Saturday, May 27, 2006

O beautiful for heroes proved In liberating strife

For this Memorial Day, I wanted to gather all the information I could and
compose a tribute to my Great Uncle who died 88 years ago this month,
but I've been so busy with work and running with the kids to their sports
activities that this is still rough, even by "The Half S Ranch " standards.
William Alvah Staley was part of Company L, 167th Infantry, 42nd Division.
He died in a gas attack on 29 May 1918 at Baccarat , France.
I learned that the Division Chief of staff for the 42nd "Rainbow", the officer
responsible for coordinating the formation and deployment of this division was Colonel Douglas MacArthur.
A chapter of a doctoral thesis on General MacArthur contains the following, perhaps we can glean some of William Staley's life from the times and events:

"The 42nd "Rainbow" Division assembled at Camp Mills near Garden City Long Island,
New York between mid-August and mid-September 1917. (The 42nd Division was a melding of National Guardsmen from 26 states, William must have met men from all over the country) It began its deployment to Europe on 19 October,( 9 days after William's 18th birthday - how did he celebrate? ) and had all arrived in France by 1 November 1917.
From 7 November 1917 to 13 February 1918 (I wonder what the family sent him for Christmas.) the division was in training behind the front lines. This training was a requirement because of the short time between the division's formation and deployment to Europe. It was also essential because nearly all of the division's artillery pieces, crew served weapons, and heavy equipment were of French or British manufacture. Training in Europe also allowed the division to train with French veterans of trench warfare... The 42nd Division did not enter the line until February 16, 1918 when it occupied a quiet sector of the line near Luneville. Normal practice was to introduce new units into quiet sectors. (How did 18 year old William handle the wait for combat?)By the end of March, the 42nd Division would see significant defensive combat near Bacarrat.
(Where Willaim died 2 months later. What did he experience in those 2 months?
Do any letters home exist?)

There were 268 days between February 16, 1918, when the 42nd Division entered the line and November 11, 1918 when the Armistice took effect. During this time, the 42nd Division participated in combat for 162 days, the third highest total for the twenty-nine divisions assigned to the American Expeditionary Force (AEF). It also suffered the third highest number of casualties, and advanced the third longest distance of the AEF divisions. German intelligence reports rated the 42nd Division as one of the three or four American divisions on a par with elite French and British shock divisions. "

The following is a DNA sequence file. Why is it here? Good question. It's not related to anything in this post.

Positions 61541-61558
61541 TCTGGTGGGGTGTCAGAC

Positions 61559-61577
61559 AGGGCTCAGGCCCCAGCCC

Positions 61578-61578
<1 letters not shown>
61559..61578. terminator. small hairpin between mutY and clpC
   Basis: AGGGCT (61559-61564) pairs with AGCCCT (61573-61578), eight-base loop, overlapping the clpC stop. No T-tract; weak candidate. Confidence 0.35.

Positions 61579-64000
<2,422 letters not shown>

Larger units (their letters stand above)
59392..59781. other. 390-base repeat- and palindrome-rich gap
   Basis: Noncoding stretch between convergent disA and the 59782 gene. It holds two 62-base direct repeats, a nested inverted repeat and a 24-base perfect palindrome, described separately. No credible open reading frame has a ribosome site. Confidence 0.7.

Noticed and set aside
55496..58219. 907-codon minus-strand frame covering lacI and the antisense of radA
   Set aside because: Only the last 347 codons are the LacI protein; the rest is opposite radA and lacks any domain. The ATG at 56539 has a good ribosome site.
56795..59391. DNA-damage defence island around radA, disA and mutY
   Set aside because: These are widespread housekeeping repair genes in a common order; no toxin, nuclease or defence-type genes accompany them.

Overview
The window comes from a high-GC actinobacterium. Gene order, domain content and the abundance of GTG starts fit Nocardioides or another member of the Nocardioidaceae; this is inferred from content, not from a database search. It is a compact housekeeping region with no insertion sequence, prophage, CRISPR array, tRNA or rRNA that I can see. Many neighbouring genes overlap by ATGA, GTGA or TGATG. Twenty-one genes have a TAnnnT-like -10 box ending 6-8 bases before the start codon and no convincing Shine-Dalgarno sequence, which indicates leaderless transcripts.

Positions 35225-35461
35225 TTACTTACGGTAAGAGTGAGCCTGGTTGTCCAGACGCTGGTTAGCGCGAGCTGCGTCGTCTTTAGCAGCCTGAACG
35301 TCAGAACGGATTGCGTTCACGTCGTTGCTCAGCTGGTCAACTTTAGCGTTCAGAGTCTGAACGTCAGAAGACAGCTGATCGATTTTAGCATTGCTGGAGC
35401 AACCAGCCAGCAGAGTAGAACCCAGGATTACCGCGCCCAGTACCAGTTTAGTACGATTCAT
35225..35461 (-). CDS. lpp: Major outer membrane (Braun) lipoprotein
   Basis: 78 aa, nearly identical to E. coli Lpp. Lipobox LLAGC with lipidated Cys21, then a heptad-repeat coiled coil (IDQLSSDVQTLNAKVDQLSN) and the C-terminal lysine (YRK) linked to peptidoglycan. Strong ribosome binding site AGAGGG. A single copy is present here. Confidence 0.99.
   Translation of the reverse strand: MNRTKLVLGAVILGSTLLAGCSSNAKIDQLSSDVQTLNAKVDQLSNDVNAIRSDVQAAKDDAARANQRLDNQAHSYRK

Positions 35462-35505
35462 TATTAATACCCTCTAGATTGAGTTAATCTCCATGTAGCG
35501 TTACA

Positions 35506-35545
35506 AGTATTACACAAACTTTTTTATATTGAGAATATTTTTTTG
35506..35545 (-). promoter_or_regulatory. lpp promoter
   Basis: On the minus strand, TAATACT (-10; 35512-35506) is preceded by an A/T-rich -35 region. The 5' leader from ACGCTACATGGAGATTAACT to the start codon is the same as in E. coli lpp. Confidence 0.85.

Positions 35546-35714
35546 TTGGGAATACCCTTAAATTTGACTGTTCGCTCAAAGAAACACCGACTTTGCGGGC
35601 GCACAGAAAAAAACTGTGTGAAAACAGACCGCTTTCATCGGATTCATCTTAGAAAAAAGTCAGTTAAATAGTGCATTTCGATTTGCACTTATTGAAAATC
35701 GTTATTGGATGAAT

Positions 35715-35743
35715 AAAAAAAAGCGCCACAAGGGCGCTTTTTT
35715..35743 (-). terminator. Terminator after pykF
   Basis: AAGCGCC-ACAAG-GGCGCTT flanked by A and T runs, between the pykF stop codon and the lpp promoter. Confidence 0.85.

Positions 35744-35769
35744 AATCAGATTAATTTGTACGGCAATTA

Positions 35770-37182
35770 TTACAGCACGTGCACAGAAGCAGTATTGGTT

pages 81- 89
I gather that William died in a defensive battle, though his death came one day after this event:
"Near Cantigny on May 28, 1918, the U. S. 1st Division launched the first American attack of the World War." Perhaps the American forces were attacking at Baccarat also. From-
(The above site mentions Company L of the 167th in action in July of 1918.
I am grateful for his sacrifice,
and that of the thousands of soldiers who
never came home. I hope I can live a life
worthy of what it cost them.
It is an honor to serve this nation in the forces
which protect our country and our way of life.
Let us never cease to give honor to whom it is due.

O beautiful for heroes proved In liberating strife,
Who more than self their country loved,
And mercy more than life!
America! America! May God thy gold refine,
Til all success be nobleness And every gain divine!"
(America the Beautiful, Katherine Lee Bates).


WomanHonorThyself said...

Beautiful tribute...You have a great deal to b proud of.:)

Terry_Jim said...

A Niece of William wrote:

Thank you for that. I went to Bayliss Park with your mom and Uncle Jim the
day after the reunion picnic. It was truly a beautiful thing for Council
Bluffs to do for those who died. Unfortunately, the men of Iowa seemed to
walk into a place where death was the only way out. I bought the book "The
Price of Heritage" which has William's picture. About 1/3 died in the gas
attack, another 1/3 at the next battle and the last at another battle.
After reading the book, my opinion was this 167th was forceably a suicide
unit!! The memorial to our uncle and the other men/boys (many under age 18)
is truly appreciated. This week I'll be sending you some photos - didn't
get a chance last week due to 24 hour babysitting.

Have a Happy Memorial Day! Anita